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Left: The Nesjavellir Geothermal Power Plant in ÃŽingvellir, Iceland (Foto: Gretar Ãvarsson, 2006; via wikimedia)
Right: Well-log based prediction of rock thermal conductivity (Fuchs & Förster, 2013)

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Tracking the thermal properties of the lower continental crust: Measured versus calculated thermal conductivity of high-grade metamorphic rocks (Southern Granulite Province, India)

Author: Ray, L.; Förster, H.-J.; Förster, A.; Fuchs, S.; Naumann, R.; Appelt, O. (2015)

Journal: Geothermics - Volume 55, Issue , pages 138-149

ISSN: 0375-6505

DOI: 10.1016/j.geothermics.2015.01.007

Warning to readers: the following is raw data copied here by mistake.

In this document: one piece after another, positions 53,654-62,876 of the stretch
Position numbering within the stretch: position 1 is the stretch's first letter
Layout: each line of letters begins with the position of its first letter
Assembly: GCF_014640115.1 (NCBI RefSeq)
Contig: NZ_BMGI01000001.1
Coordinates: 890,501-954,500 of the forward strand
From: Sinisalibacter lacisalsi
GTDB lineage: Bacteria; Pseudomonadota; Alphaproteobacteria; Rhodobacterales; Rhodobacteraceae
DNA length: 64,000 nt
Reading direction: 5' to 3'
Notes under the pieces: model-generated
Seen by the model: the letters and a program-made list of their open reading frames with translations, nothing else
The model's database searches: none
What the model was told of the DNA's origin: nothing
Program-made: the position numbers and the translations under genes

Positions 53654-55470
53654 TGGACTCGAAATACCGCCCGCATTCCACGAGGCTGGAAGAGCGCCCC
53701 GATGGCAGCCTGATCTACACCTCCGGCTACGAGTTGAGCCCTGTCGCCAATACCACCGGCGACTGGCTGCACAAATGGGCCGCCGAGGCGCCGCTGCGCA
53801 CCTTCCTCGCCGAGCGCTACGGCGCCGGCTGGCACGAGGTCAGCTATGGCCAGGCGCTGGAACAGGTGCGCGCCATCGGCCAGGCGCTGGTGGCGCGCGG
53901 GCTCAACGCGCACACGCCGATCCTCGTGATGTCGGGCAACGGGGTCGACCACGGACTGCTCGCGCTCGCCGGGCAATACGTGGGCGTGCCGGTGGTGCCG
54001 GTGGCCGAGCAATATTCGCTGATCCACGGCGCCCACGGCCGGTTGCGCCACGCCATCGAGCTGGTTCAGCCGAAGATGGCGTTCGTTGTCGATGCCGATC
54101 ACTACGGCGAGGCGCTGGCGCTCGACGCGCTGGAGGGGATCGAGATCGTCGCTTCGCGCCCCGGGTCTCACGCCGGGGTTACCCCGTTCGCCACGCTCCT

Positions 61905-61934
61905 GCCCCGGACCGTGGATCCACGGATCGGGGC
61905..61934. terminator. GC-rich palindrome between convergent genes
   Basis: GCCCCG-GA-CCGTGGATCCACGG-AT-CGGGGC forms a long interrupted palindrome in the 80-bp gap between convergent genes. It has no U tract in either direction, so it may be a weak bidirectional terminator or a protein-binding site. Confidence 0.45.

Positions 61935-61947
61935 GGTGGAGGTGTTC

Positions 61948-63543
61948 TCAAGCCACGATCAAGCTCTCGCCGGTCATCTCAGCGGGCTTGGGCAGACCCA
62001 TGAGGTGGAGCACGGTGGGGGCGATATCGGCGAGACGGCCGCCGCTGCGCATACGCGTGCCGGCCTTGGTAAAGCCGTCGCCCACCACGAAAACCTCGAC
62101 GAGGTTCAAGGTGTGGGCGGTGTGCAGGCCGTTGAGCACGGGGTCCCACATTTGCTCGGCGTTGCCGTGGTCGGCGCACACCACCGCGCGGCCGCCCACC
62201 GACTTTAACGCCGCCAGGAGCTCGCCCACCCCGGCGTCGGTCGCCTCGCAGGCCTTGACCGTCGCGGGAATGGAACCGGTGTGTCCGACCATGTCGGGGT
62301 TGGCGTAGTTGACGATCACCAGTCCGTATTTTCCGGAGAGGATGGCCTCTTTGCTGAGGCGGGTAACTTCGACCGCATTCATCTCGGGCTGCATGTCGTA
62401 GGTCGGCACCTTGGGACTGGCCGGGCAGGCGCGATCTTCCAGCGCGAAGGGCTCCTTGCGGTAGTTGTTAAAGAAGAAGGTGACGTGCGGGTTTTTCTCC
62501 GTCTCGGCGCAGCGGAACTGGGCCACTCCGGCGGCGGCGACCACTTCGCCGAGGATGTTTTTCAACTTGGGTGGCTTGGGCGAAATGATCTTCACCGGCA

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In this study, the bulk thermal conductivity (TC) of 26 rock samples representing different types of granulite-facies rocks, i.e., felsic, intermediate and mafic granulites, from the Southern Granulite Province, India, is measured at dry and saturated conditions with the optical-scanning method. Thermal conductivity is also calculated from modal mineralogy (determined by XRD and EPMA), applying several mixing models commonly used in thermal studies. Most rocks are fine- to medium-grained equigranular in texture. All samples are isotropic to weakly anisotropic and possess low porosities (<2%). Measured TC values range between 2.5 and 3.0 W/(mK) for felsic granulites, between 2.5 and 3.5 W/(mK) for intermediate granulites and between 2.4 and 2.7 W/(mK) for mafic granulites. Considering this data and literature compilations, rocks representative for the lower continental crust typically display values between 2 and 3 W/(mK) at ambient temperature and pressure conditions. Depending on the mixing model and the mineral TC value used in the calculations, measured and calculated bulk TC could be properly fitted. For mean values of mineral TCs, the harmonic mean provides an almost perfect fit, with a mean deviation of -1 ± 6% (1σ). However, the implication of that correspondence would be that minerals and pores are predominantly aligned parallel, which is in apparent contrast to the texture of the rocks studied here. The geometric mean, which does not consider any layering of minerals or pores in the rock and, thus, should be in better harmony with the textural characteristics of the studied high-grade rocks, matches the measured TC data very well, if minimal minerals TCs reported in the literature are applied (mean deviation 5 ± 8%). Thus, if samples appropriate for laboratory measurements (in terms of sample size or physical-chemical-mechanical condition) are not available, bulk TC of high-grade metamorphic rocks with low anisotropy and porosity could be satisfactorily good assessed from modal mineralogy, using the data sets for mineral TC applied in this study. Further work is required on the applicability of mixing models to compute TC of other rock types, e.g., of igneous and sedimentary rocks.